4. Follow agent submission guidelines as mentioned on their agency website.

5. Treat finding an agent like a business.

Start a spreadsheet of what you’ve sent to each agent and the date you sent it. It can also be helpful to record the date you heard back from them in case you want to query them again later you’ll know when to expect a response.

6. Wait. (And start working on something new!)

7. Revise your query/manuscript based on agent feedback.

8. Get an offer.

9. Inform all other agents that you have an offer.

10. If you receive more than one offer, select the best agent for you and negotiate a contract.*

*If you don’t get an offer with your first book, always write something new and start over again at step 1.

11. Sign contract and celebrate.

12. Revise based on agent’s thoughts.

13. Go out on submission to editors.

14. Wait some more.

15. Either get an offer or get a rejection.

If it’s an offer, celebrate. If it’s a rejection, decide if you should revise, and then submit to more editors.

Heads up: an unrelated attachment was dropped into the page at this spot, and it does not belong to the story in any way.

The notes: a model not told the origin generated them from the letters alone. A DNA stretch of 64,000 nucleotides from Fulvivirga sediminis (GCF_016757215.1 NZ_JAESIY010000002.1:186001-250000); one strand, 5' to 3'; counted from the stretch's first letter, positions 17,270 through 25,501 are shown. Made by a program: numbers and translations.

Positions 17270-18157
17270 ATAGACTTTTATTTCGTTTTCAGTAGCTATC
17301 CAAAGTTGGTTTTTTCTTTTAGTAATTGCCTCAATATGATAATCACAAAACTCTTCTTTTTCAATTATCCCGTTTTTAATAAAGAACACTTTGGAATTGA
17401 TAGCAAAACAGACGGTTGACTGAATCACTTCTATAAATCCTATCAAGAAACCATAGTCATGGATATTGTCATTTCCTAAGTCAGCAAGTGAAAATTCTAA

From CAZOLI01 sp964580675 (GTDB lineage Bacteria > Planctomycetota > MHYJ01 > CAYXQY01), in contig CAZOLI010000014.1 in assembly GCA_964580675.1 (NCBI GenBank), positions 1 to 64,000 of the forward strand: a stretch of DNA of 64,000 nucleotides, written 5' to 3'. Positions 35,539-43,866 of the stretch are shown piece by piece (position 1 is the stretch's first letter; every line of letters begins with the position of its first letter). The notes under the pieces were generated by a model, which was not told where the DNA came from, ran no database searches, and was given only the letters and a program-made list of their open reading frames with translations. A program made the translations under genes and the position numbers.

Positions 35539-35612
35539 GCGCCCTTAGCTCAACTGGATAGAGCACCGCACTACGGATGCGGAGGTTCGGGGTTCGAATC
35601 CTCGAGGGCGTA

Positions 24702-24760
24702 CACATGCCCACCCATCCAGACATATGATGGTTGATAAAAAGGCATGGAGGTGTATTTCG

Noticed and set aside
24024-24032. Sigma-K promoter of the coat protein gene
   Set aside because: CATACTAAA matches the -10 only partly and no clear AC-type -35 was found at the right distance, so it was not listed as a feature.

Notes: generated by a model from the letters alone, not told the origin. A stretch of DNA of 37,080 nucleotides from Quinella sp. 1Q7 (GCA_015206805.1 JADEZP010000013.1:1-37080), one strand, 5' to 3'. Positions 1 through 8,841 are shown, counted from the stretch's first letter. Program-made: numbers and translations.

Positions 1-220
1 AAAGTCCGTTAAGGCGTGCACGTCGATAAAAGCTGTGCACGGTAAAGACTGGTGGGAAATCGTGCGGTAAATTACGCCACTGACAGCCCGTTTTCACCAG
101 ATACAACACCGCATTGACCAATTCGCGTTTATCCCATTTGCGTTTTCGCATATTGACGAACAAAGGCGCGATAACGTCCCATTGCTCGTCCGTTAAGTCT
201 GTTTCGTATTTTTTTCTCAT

Why Choose the Traditional Publishing Path?

1. An agent to bounce ideas off of and who knows the market.
2. Direct Access to the “big” New York publishers.
3. More time to write (because you don’t have to deal with the business side of things)!!!
4. Advance Money
5. More marketing and publicity support.

 Helpful links:

1) Literary Rambles
• Great for finding Young Adult and Children’s agents

2) Absolute Write Water Cooler
• Find out what other writers are saying about agents

3) Query Tracker
• Find out what other writers are saying about agents

4) Preditors & Editors